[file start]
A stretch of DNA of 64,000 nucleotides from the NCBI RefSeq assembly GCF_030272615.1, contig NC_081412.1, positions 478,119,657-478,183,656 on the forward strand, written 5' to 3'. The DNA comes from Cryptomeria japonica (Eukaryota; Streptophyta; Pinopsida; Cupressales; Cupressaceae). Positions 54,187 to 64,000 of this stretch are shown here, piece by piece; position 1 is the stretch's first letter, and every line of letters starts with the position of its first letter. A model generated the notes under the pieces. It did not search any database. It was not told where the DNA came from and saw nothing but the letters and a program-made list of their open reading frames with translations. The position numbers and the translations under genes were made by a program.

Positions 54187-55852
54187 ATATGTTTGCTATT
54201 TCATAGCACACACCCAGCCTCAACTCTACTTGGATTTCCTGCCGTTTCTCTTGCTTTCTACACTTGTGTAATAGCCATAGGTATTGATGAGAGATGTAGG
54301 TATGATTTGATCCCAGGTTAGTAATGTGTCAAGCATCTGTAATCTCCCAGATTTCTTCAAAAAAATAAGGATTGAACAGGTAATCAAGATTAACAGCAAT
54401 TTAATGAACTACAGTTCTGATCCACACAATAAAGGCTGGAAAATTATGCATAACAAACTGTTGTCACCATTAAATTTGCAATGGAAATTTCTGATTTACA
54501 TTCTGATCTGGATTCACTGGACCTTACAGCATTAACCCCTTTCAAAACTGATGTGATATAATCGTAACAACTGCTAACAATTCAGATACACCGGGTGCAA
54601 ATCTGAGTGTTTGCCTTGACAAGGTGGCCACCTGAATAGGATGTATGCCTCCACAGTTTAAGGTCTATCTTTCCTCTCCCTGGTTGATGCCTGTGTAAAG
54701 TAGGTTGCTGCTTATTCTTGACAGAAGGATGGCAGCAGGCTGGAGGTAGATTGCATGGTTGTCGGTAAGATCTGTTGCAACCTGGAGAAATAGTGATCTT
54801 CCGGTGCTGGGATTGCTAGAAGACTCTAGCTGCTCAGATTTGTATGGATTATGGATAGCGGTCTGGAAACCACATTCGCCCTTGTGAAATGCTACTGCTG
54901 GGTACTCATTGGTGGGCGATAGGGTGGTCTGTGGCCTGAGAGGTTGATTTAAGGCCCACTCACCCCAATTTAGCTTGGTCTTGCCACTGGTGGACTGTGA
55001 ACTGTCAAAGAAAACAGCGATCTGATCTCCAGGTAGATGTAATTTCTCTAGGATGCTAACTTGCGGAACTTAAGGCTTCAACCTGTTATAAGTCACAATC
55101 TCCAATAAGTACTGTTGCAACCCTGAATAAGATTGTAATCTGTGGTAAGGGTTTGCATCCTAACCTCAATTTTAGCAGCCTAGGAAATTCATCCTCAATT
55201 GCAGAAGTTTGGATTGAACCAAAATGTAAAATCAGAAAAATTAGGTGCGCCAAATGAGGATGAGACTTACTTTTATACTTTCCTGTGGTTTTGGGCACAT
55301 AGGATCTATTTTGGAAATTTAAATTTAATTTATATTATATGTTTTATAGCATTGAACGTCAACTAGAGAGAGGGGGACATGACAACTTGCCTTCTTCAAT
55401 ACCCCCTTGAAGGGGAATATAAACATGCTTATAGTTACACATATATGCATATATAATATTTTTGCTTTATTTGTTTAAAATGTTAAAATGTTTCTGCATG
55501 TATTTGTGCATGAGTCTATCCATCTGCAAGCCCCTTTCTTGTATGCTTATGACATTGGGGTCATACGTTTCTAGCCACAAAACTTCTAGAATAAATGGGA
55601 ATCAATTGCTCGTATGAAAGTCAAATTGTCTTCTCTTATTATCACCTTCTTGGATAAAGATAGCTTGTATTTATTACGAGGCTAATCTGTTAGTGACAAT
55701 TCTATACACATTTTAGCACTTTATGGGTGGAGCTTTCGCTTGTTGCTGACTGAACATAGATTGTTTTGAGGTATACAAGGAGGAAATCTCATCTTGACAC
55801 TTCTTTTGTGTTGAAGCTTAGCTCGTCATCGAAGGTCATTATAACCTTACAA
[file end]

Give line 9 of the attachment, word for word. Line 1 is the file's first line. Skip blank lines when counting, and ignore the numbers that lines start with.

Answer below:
54701 TAGGTTGCTGCTTATTCTTGACAGAAGGATGGCAGCAGGCTGGAGGTAGATTGCATGGTTGTCGGTAAGATCTGTTGCAACCTGGAGAAATAGTGATCTT